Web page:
Subsequent to transmittal we have worked diligently to ensure the WAMP gives strong, enforceable guidance for all Planned Unit Development (PUDs) applications so they are implemented as components of a coordinated, holistic plan, including parks, greenways and recreation facilities, street trees, stormwater, roads, schools and other infrastructure.

Keep It Rural argued, and provided research, facts and data supporting that the WAMP was not adequate and was too vague, permissive, and conceptual and would not provide the guidance required to ensure that each PUD contributed to a comprehensive and interconnected system of Parks and Greenways including expanded buffers for Miccosukee and Centerville Roads, and buffers for the transition from USA to Rural, and District 5 being designated a Refuge-Habitat Park. In addition, we have supported a comprehensive master stormwater plan, and a well-planned and connected roadway system including a Northeast Gateway design that would contribute and work in harmony with the goals of the WAMP.

Keep It Rural has from the beginning of the process to date consistently spoken in support of ATN’s recommendations including affordable and inclusionary housing, transit, and rational planning and data- based analysis, KHA’s stop-clause language, and Buckhead’s transportation and road system comments among others. We have not supported specific development density thresholds. However, now that the Arch will be in the USA and slated for high-density urban development we do support clustering the developments to minimize suburban sprawl, and to ensure that the Parks and Greenways plan, street tree provisions, and canopy road buffers are not fragmented and that the large and critical Refuge-Habitat Park comprising District 5 is included.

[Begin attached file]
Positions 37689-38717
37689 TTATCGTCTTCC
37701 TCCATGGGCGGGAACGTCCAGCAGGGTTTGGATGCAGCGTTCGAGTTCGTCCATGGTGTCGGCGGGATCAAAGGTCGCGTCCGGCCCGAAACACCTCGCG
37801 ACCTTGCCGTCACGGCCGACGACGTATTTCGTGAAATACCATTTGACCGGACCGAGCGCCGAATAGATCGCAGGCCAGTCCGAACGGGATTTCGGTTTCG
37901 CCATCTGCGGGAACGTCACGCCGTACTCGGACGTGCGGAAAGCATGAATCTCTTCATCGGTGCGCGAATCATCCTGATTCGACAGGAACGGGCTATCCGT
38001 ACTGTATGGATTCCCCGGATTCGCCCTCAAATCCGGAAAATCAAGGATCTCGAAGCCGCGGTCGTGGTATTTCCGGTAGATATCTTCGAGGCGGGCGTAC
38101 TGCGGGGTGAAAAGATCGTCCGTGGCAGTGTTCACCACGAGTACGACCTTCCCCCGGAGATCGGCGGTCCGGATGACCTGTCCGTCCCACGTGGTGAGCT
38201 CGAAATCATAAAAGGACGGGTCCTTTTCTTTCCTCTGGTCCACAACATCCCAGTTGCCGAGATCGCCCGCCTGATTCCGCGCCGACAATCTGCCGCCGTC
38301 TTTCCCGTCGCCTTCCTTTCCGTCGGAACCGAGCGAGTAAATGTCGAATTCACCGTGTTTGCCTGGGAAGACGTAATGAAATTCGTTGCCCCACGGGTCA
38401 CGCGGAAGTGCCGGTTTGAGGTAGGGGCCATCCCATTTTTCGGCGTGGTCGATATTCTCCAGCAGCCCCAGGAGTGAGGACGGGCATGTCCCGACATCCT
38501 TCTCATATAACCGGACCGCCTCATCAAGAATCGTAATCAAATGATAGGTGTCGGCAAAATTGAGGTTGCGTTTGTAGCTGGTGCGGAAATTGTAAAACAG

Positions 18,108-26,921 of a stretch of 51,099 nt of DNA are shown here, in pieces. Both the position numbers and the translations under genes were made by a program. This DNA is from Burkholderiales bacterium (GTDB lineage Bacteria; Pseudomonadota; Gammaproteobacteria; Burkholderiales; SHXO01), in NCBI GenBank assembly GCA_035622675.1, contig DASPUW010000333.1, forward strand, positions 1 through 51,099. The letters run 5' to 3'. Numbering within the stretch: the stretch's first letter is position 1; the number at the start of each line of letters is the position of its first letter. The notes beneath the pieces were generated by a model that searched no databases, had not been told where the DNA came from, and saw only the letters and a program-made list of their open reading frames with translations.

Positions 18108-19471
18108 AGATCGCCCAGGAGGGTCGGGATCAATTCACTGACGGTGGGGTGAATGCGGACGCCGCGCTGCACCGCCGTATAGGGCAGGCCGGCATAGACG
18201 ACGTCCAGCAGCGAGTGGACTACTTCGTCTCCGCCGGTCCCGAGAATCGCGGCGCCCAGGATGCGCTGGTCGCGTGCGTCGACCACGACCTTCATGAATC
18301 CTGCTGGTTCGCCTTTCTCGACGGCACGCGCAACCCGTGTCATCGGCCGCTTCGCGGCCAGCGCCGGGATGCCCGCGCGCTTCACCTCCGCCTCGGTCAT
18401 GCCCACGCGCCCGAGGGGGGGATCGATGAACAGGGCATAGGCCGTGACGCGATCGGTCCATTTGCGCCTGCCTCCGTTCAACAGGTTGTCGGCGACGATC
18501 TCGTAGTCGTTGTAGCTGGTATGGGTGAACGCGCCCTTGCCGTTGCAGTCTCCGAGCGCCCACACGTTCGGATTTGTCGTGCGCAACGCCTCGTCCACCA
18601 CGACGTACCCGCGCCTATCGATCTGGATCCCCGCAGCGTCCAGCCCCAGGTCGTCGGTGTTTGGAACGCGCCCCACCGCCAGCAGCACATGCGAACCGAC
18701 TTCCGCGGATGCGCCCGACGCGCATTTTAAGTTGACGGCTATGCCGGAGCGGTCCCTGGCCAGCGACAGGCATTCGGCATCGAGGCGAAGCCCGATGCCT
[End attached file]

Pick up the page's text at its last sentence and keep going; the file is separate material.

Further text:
Procedural Positions.
In addition to opposing expansion of the USA and advocating for a comprehensive WAMP, starting in April and through September of 2020, Keep It Rural advocated for the City and County Commissions to provide for real-time virtual public comment during their meetings including providing procedural recommendations for accomplishing this and statistics indicating that counties and cities of all sizes and demographics throughout Florida were already providing this format for more effective public engagement.

Starting in April of 2020 and to date Keep It Rural responded to the lack of transparency and the haste in developing the WAMP as well as the need to take the time to solicit effective public engagement and input amid the COVID-19 pandemic.

Going Forward.
Keep It Rural will continue to advocate for transparency, fairness, and equity in using public resources for private benefit, and for good growth and development practices that encourage diverse housing types and affordable and inclusionary opportunities, walkability, safe pedestrian and cycling corridors, connected parks and greenways, and alternative transportation and energy choices. We will continue to collaborate with stakeholders and appreciate the support received to date for our recommendations.

Jeff A. Blair, President—On Behalf of the Board of Directors of Keep It Rural Inc.page2image1585647552

Keep It Rural - Welaunnee Arch Master Plan Map
Keep It Rural Welaunee Arch Master Plan Map

Welaunee – Webinar

The KIR board presented a webinar introducing the Citizen’s Master Plan for Welaunee along with an analysis of the current status of the development. Attached is a video recording of the presentation and comments by the public who attended.

We are providing a copy of the presentation for review by the public, staff and commissioners.